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US Navy North American RA-5C Vigilante Strike Bomber - 150834/604, RVAH-13 "Bats", USS Kitty Hawk (CVN-63), 1966 [Experimental SEA Camouflage Scheme] (1:72 Scale)
US Navy North American RA-5C Vigilante Strike Bomber - 150834/604, RVAH-13 "Bats", USS Kitty Hawk (CVN-63), 1966 [Experimental SEA Camouflage Scheme]

Hobby Master US Navy North American RA-5C Vigilante Strike Bomber - 150834/604, RVAH-13 "Bats", USS Kitty Hawk (CVN-63), 1966 [Experimental SEA Camouflage Scheme]




 
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Product Code: HA4706

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Hobby Master HA4706 US Navy North American RA-5C Vigilante Strike Bomber - 150834/604, RVAH-13 "Bats", USS Kitty Hawk (CVN-63), 1966 [Experimental SEA Camouflage Scheme] (1:72 Scale) "Obsolete weapons do not deter."
- British Prime Minister Margaret Thatcher

The North American A-5 Vigilante was a carrier-based supersonic bomber designed and built by North American Aviation for the United States Navy. Its service in the nuclear strike role to replace the Douglas A-3 Skywarrior was very short; however, as the RA-5C, it saw extensive service during the Vietnam War in the tactical strike reconnaissance role. Prior to the unification of the Navy designation sequence with the Air Force sequence in 1962, it was designated the A3J Vigilante.

In 1953, North American Aviation began a private study for a carrier-based, long-range, all-weather strike bomber, capable of delivering nuclear weapons at supersonic speeds. This proposal, the North American General Purpose Attack Weapon (NAGPAW) concept, was accepted by the United States Navy, with some revisions, in 1955. A contract was awarded on August 29th, 1956. Its first flight occurred two years later on August 31st, 1958 in Columbus, Ohio.

At the time of its introduction, the Vigilante was one of the largest and by far the most complex aircraft to operate from a United States Navy aircraft carrier. It had a high-mounted swept wing with a boundary-layer control system (blown flaps) to improve low-speed lift. There were no ailerons. Roll control was provided by spoilers in conjunction with differential deflection of the all-moving tail surfaces. The use of aluminum-lithium alloy for wing skins and titanium for critical structures was also unusual. The A-5 had two widely spaced General Electric J79 turbojet engines (the same as used on the McDonnell Douglas F-4 Phantom II fighter), and a single large all-moving vertical stabilizer. Preliminary design studies had employed twin vertical fin/rudders. The wings, vertical stabilizer and the nose radome folded for carrier stowage. The Vigilante had a crew of two seated in tandem, a pilot and a bombardier-navigator (BN) (reconnaissance/attack navigator (RAN) on later reconnaissance versions) in individual ejection seats.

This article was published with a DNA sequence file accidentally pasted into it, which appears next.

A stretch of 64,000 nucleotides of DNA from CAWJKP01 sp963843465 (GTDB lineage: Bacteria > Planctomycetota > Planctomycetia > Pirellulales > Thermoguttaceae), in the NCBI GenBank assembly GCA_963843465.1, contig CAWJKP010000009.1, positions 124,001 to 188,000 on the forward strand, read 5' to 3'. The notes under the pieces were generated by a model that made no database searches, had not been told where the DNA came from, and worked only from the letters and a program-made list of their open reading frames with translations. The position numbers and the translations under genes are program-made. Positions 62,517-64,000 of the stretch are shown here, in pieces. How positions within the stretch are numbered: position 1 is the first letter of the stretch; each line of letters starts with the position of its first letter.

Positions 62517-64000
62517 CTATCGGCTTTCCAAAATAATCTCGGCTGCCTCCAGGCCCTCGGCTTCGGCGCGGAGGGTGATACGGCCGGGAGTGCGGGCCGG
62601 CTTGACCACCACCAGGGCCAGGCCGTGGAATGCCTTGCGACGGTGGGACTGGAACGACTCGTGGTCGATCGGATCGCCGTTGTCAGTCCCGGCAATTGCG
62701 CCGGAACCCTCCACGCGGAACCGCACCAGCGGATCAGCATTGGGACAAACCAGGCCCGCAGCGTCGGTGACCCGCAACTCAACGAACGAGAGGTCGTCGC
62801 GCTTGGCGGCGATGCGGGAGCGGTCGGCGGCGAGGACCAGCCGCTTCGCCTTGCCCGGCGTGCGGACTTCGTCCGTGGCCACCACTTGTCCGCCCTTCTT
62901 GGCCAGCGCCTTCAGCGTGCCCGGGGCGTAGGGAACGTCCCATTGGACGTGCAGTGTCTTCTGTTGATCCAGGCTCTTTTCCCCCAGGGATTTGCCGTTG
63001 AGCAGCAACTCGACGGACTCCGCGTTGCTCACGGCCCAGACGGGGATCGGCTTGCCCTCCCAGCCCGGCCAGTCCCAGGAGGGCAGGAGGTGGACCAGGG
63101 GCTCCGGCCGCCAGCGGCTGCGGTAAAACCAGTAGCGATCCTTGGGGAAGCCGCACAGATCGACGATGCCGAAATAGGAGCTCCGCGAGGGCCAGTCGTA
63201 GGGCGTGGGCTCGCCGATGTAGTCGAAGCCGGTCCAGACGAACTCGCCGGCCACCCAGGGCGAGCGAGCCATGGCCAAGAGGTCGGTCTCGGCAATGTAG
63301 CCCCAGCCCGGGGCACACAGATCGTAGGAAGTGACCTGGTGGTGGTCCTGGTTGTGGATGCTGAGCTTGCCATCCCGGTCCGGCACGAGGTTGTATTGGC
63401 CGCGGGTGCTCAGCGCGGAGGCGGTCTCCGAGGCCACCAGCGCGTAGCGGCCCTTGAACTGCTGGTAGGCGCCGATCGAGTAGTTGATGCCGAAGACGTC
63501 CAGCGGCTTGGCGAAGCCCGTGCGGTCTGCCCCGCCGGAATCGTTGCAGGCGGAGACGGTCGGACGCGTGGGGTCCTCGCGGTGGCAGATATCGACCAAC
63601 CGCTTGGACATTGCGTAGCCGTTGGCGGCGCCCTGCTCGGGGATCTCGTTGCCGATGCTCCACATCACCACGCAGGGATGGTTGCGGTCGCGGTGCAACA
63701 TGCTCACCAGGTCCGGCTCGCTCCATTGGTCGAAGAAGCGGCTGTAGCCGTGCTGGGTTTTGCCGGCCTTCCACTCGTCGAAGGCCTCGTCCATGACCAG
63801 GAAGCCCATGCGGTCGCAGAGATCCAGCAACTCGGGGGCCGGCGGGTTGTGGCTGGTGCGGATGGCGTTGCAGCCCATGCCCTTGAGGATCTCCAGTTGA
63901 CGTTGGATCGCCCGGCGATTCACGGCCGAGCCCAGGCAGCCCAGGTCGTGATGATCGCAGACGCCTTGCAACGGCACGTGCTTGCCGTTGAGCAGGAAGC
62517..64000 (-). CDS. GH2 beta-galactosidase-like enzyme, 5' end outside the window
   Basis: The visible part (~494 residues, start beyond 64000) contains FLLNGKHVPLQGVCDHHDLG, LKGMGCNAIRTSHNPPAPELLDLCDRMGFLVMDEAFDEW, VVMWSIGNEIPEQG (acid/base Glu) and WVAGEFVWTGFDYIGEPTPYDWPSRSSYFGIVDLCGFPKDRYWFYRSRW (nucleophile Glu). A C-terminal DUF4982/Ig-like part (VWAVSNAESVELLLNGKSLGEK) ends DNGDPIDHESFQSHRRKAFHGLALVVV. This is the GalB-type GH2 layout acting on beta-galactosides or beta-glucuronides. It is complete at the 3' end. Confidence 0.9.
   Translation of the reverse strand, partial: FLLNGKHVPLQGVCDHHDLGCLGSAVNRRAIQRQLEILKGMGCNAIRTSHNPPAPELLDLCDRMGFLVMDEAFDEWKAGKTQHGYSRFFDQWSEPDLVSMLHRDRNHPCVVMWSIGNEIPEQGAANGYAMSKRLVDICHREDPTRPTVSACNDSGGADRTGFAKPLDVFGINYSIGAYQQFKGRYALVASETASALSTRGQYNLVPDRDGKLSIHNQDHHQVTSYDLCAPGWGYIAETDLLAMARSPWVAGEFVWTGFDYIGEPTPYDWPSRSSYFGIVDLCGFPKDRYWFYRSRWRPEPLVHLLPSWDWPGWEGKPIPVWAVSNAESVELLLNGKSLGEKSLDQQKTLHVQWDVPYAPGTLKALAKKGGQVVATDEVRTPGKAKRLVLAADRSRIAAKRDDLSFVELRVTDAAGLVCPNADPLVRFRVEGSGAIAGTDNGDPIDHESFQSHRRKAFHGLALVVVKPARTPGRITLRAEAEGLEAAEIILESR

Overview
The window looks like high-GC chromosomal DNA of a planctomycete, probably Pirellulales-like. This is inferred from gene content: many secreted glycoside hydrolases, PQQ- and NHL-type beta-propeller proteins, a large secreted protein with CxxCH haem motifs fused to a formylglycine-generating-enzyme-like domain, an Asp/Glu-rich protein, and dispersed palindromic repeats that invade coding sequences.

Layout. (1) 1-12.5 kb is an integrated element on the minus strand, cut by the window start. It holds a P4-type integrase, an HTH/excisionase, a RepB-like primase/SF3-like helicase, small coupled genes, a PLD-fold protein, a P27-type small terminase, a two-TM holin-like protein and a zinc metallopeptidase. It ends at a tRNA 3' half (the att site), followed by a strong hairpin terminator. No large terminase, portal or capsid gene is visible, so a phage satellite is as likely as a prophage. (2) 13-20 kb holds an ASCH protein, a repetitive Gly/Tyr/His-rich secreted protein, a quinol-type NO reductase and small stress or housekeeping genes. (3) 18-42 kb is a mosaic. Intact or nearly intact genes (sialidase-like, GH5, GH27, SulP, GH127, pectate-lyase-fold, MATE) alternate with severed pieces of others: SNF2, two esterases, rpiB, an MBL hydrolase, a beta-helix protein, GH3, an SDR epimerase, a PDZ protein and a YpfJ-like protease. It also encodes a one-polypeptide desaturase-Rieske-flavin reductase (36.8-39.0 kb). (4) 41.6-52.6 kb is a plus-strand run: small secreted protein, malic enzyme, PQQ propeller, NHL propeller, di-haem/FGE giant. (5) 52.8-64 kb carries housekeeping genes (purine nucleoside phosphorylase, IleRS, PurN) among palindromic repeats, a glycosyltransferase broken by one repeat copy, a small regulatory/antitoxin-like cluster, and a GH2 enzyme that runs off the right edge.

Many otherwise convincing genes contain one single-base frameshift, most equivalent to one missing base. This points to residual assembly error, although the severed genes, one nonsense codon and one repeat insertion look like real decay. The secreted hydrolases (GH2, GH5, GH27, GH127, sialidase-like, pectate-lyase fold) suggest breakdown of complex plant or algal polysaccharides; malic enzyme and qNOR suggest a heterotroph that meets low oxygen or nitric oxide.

Despite being designated by the US Navy as a "heavy", the A-5 was surprisingly agile for such a large aircraft. Without the drag of bombs or missiles, even escorting fighters found that the clean airframe and powerful engines made the Vigilante very fast at high and low altitudes. However, its high approach speed and high angle of attack in the landing configuration made returning to the aircraft carrier a challenge for inexperienced or unwary pilots.

Given its original design as a carrier-based, supersonic, nuclear heavy attack aircraft, the Vigilante's main armament was carried in a novel "linear bomb bay" between the engines in the rear fuselage, which provided for positive separation of the bomb from the aircraft at supersonic speeds. The single nuclear weapon, commonly the Mk 28 bomb, was attached to two disposable fuel tanks in the cylindrical bay in an assembly known as the "stores train". A set of extendable fins was attached to the aft end of the most rearward fuel tank. These fuel tanks were to be emptied during the flight to the target and then jettisoned with the bomb by an explosive drogue gun. The stores train was propelled rearward at about 50 feet per second (30 knots) relative to the aircraft. It thereafter followed a typical ballistic path.

In practice, the system was not reliable and no live weapons were ever carried in the linear bomb bay. In the RA-5C configuration, the bay was used solely for fuel. On three occasions, the shock of the catapult launch caused the fuel cans to eject onto the deck resulting in one aircraft loss.

Pictured here is a 1:72 scale rendition of a US Navy North American RA-5C Vigilante strike bomber that was attached to RVAH-13 "Bats", then embarked upon the USS Kitty Hawk (CVN-63) during 1966. Sold Out!

Dimensions:
Wingspan: 8-3/4-inches
Length: 12-3/4-inches

Release Date: December 2023

Historical Account: "Bats" - RVAH-13 was a Reconnaissance Attack (Heavy) Squadron of the U.S. Navy. Originally established as Heavy Attack Squadron Thirteen (VAH-13) on January 3rd, 1961, it was redesignated as Reconnaissance Attack (Heavy) Squadron Thirteen (RVAH-13) on November 1st, 1964. The squadron was disestablished on June 30th, 1976.

With the increasing U.S. military involvement in Vietnam after 1964, RVAH-13 was added to the mix of RVAH squadrons participating in combat operations in Southeast Asia. In conducting pre- and post-strike reconnaissance, the RA-5C would incur the highest loss rate of any U.S. Navy combat aircraft during the Vietnam War, and RVAH-13's experience would more than reflect this.

Features
  • Diecast construction
  • Aircraft can be displayed in-flight or in landed position
  • Plexiglass canopy
  • Accurate markings and insignia
  • Comes with display stand

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